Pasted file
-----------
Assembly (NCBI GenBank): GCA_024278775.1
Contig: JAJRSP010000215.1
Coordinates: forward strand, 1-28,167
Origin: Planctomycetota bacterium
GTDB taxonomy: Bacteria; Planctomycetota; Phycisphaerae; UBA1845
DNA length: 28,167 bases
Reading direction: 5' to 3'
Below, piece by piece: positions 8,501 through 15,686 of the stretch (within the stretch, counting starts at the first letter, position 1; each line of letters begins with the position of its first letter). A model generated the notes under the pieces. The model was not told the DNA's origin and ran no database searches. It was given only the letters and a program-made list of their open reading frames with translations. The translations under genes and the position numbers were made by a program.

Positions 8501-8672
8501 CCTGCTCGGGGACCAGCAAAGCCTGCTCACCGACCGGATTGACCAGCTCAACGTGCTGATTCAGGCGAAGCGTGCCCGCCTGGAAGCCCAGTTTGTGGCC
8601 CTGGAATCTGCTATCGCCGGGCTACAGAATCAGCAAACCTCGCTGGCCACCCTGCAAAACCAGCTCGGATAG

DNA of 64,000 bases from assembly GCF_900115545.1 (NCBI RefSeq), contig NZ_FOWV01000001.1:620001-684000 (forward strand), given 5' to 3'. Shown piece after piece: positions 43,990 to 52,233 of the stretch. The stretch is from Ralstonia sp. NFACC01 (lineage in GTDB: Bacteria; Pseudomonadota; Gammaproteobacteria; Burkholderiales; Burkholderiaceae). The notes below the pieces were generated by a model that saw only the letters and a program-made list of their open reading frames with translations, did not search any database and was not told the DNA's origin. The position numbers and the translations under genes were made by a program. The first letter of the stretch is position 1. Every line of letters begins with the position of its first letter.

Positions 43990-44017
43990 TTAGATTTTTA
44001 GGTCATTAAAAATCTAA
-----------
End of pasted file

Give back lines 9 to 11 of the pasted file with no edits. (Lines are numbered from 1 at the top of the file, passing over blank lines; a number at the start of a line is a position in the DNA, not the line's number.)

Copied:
Positions 8501-8672
8501 CCTGCTCGGGGACCAGCAAAGCCTGCTCACCGACCGGATTGACCAGCTCAACGTGCTGATTCAGGCGAAGCGTGCCCGCCTGGAAGCCCAGTTTGTGGCC
8601 CTGGAATCTGCTATCGCCGGGCTACAGAATCAGCAAACCTCGCTGGCCACCCTGCAAAACCAGCTCGGATAG